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Open Swimming Dartmoor

Sun sparkling on deep pools, dappled green leaves overhead – who could resist a refreshing dip in Devon’s beautiful waters?

Spring and summer bring fabulously scorching days to Devon and an old-fashioned dip in the river or sea is one of our favourite ways to cool off. A sunny riverbank picnic lunch and a splash with the family, or a peaceful solitary dip at dusk as bats start to flit overhead… you can’t beat it! And it’s not just for summer – for the resilient, a New Year’s Day dip is the perfect way to start the year.

The Devon valleys down which water cascades from Dartmoor springs to the sea are picture-perfect, with trout shining in secret bottomless pools, dippers on rocks, and wagtails and impossibly blue dragonflies skimming over the water. Irresistible.

Come to a Devon cottage and dive into our favourite swimming spots:

Wild Swimming in Dartmoor

The Devonshire valleys down which water cascades from Dartmoor springs to the sea are picture-perfect, with trout shining in secret bottomless pools, dippers on rocks, and wagtails and impossibly blue dragonflies skimming over the water. Irresistible.

Spitchwick Common – Sharrah Pool

Dartmoor Wild Swimming Sharrah Pool

Possibly the most popular swimming place on the moors, which can get crowded, but children love the sociable buzz of mass picnicking and newly made friends. It’s easy to get to and has a good grassy area on the banks of the River Dart, plus a deep channel for jumping into. Sharrah Pool, a two mile walk, is the best stretch of river for swimming.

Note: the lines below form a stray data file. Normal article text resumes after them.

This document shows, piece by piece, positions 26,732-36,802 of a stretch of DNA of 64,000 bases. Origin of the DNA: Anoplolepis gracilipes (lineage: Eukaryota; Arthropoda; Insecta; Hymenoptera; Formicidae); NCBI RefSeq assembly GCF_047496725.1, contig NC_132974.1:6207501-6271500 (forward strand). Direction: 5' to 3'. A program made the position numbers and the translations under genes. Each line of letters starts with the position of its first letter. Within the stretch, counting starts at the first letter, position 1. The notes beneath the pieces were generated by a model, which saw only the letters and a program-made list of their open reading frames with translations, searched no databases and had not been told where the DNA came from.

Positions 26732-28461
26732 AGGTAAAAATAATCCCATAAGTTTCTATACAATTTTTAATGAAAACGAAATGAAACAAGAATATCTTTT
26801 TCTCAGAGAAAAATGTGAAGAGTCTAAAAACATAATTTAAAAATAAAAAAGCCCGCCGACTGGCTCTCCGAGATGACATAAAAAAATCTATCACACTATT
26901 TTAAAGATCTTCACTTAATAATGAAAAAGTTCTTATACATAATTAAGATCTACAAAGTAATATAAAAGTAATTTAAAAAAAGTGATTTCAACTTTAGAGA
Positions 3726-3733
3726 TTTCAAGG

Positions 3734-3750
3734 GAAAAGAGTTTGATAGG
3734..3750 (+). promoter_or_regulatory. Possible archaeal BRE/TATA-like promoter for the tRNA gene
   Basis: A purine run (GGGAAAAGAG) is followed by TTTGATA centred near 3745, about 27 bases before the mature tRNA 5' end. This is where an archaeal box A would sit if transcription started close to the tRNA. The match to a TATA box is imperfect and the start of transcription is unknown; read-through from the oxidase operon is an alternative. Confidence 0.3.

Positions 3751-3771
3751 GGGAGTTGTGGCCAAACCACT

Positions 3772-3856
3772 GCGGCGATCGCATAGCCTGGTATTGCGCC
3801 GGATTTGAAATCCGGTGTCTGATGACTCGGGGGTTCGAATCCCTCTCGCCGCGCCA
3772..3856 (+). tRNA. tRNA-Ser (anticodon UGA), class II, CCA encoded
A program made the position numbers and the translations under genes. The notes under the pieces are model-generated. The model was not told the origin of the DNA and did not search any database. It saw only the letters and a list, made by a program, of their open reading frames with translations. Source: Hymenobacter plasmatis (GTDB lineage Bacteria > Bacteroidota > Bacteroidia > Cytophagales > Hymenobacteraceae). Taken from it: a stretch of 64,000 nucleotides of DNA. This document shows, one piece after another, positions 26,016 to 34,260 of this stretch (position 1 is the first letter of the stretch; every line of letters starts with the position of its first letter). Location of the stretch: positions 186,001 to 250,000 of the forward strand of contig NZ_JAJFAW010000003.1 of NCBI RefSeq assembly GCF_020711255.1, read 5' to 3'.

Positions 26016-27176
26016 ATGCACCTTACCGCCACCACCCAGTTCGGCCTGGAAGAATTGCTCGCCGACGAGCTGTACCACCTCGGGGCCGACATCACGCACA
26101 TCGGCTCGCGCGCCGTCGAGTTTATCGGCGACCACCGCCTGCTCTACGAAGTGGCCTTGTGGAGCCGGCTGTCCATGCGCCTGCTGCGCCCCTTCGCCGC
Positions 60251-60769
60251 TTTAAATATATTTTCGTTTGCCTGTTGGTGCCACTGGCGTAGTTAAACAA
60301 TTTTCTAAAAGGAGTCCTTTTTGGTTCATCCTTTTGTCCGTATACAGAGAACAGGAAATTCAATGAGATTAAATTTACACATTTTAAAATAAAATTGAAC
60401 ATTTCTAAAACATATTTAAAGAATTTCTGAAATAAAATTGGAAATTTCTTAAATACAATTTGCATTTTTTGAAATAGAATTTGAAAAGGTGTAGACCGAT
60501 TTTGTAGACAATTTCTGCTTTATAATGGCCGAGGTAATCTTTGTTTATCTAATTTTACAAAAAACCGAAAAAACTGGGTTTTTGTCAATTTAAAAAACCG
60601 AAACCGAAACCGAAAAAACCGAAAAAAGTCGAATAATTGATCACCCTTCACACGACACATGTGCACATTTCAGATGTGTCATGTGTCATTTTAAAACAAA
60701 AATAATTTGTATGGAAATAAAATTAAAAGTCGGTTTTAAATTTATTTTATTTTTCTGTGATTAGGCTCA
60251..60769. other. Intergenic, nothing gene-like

Stay at Lazy Bear Cottage, Holne.

Chagford Swimming Pool

Chagford Lido

The perfect wild swimming compromise if you’ve small children. This picturesque 1930’s outdoor pool lies in a sheltered dip beside the River Teign. Chagford’s river fed pool has many of the benefits of a typical swimming pool, with heated water, a toddler pool, hot showers and tea hut. It’s the largest open-air freshwater swimming pool in the South West, cherished by locals and a revelation for visitors to the friendly little town.

Read our Guide to Chagford to find out more about the hidden gem in the heart of Dartmoor.

For opening times, take a look at the Chagford Swimming Pool website.

Stay at  the Boot Room, Chagford.

Mel Pool

Near the southern Dartmoor village of Holne, this remote pool is one of a series hidden at the base of a deep gorge where the River Dart cascades through wild woodland. With mini waterfalls and rapids, there’s plenty of fun to be had. You may find beach shoes or similar useful when clambering over rocks.

Stay at the Stone Barn Cottage, Holne.

River Teign

Wild Swimming Dartmoor River Teign Chagford

We’re loathe to pinpoint our favourite pool in the Teign, because the beauty of swimming this river is the absolute silence as you drift through golden peaty water under sun-dappled beech, interrupted only by the heavy plop of a leaping salmon. But follow the riverside footpath between Chagford and Steps Bridge and you can take your pick of weir pools, where trout fry will tickle your toes.

Stay at Primrose Cottage, Drewsteignton.

Wild Swimming in Exmoor

Watersmeet – River Lyn – Long Pool